The school superintendent claimed “They are young white women. We understand that some of them were together talking about being pregnant and that being a positive thing for them.” One of the fathers was a 24-year-old homeless man, Naturally a debate began about the sex education program in the school. In May, Brian Orr, the medical director, and Nurse Daly at the school clinic resigned when the local hospital revoked their funds to provide contraceptives to pupils without parental consent. Joseph Sullivan, the school principal, called the very idea of a pact “hogwash” but quit his position after feeling betrayed by the town’s mayor, who declared the pact was a possibility. Orr and Daly had been advocating for school-sponsored birth control for years, and in their minds, Sullivan’s rejection of a pact negated the need for condoms. In other words, as far as Sullivan was concerned, if the girls were trying to get pregnant, condoms would be useless. They were bad apples. It would have happened anyways.
One pregnant teenager, Kyla Brown, has received mixed reactions from peers; some call her a slut; a nasty clique of girls insisted she was faking her pregnancy just for attention; others ask if she is keeping it. For the most part Brown simply shrugged it off. However open glares and frozen silences surrounded her whenever she went out in public.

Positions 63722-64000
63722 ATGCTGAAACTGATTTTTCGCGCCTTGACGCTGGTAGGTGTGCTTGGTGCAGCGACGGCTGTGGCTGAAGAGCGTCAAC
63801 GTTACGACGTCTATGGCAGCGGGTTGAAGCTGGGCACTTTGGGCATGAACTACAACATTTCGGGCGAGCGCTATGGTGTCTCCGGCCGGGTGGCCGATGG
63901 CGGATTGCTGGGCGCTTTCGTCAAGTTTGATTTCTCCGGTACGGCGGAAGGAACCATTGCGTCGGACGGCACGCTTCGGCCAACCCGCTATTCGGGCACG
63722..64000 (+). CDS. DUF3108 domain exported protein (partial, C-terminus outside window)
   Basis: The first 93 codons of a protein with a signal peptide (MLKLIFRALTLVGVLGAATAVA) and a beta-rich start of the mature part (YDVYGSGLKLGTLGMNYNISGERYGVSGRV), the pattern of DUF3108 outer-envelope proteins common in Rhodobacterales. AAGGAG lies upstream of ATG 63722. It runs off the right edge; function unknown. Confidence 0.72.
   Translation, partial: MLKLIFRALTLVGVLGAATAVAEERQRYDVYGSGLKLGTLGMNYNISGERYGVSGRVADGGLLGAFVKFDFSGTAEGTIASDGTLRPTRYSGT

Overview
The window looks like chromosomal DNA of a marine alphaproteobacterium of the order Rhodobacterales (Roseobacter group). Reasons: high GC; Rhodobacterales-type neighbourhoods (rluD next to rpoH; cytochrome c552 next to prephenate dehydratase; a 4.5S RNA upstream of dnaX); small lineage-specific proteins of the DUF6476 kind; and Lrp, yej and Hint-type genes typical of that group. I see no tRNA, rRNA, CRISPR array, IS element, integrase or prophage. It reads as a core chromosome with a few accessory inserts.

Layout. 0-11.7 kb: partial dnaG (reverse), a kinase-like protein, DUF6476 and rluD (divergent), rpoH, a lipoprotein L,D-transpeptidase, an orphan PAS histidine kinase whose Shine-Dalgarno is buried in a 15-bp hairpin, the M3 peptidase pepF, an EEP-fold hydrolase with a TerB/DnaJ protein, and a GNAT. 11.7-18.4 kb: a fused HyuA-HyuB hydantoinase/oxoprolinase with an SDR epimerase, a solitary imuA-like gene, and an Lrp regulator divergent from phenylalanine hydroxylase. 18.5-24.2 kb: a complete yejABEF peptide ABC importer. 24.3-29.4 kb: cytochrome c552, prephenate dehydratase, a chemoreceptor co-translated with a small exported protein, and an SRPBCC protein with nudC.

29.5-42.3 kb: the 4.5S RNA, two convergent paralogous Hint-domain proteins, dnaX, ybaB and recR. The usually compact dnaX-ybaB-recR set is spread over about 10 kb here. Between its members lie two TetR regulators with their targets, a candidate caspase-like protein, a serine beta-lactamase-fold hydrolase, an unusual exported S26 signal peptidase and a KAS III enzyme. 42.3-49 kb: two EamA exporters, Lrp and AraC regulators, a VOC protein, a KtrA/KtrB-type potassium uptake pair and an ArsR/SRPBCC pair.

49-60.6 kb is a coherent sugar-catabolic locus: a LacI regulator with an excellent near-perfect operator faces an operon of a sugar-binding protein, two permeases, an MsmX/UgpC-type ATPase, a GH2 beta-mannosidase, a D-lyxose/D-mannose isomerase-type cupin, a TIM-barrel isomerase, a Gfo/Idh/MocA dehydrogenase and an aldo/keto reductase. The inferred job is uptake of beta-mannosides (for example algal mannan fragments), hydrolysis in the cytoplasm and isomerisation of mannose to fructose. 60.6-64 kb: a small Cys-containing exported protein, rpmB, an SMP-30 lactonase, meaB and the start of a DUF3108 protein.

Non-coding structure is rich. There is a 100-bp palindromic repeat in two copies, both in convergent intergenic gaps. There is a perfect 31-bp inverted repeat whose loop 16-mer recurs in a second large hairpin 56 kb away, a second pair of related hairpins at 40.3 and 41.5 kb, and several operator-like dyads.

Reproductive Health Trends
Experts in teenage sexuality were baffled by the events in Gloucester. “The pact is quite shocking. This is the first time I’ve heard of anything like it,” said David Landry of the Guttmacher Institute, which promotes reproductive health. Landry said that national statistics showing improvements in reproductive health – particularly the use of condoms – achieved through had stagnated since around 2003. Though it is impossible to say why the tailing off has happened, he pointed to the Bush administration’s $1bn programme to promote abstinence rather than to offer contraception. Ah, George W. Your infinite wisdom has left a legacy among generations of the misinformed.
The girls’ story became famous worldwide. Two movies entitled The Pregnancy Pact and 17 Girls were inspired by the bizarre Massachusetts incident. The Gloucester 18 is a documentary about the teen pregnancies. When the movie aired in 2010 former Gloucester students and staff members stated there was never a pact and that the movie was inaccurate and blown out of proportion. Hollywood tends to do that of course, but I remain skeptical that there was “never a pact.” How could so many girls in one high school get pregnant at the same time? A 2010 novel named Not My Daughter, written by Barbara Delinsky portrays 3 teenaged girls who have made a pregnancy pact.
Some of the girls had more children soon after the scandal. Some were able to stay in school and place their infants into the school’s daycare centre. Long-term information about the girls’ situations is available in the follow-up to The Gloucester 18 documentary.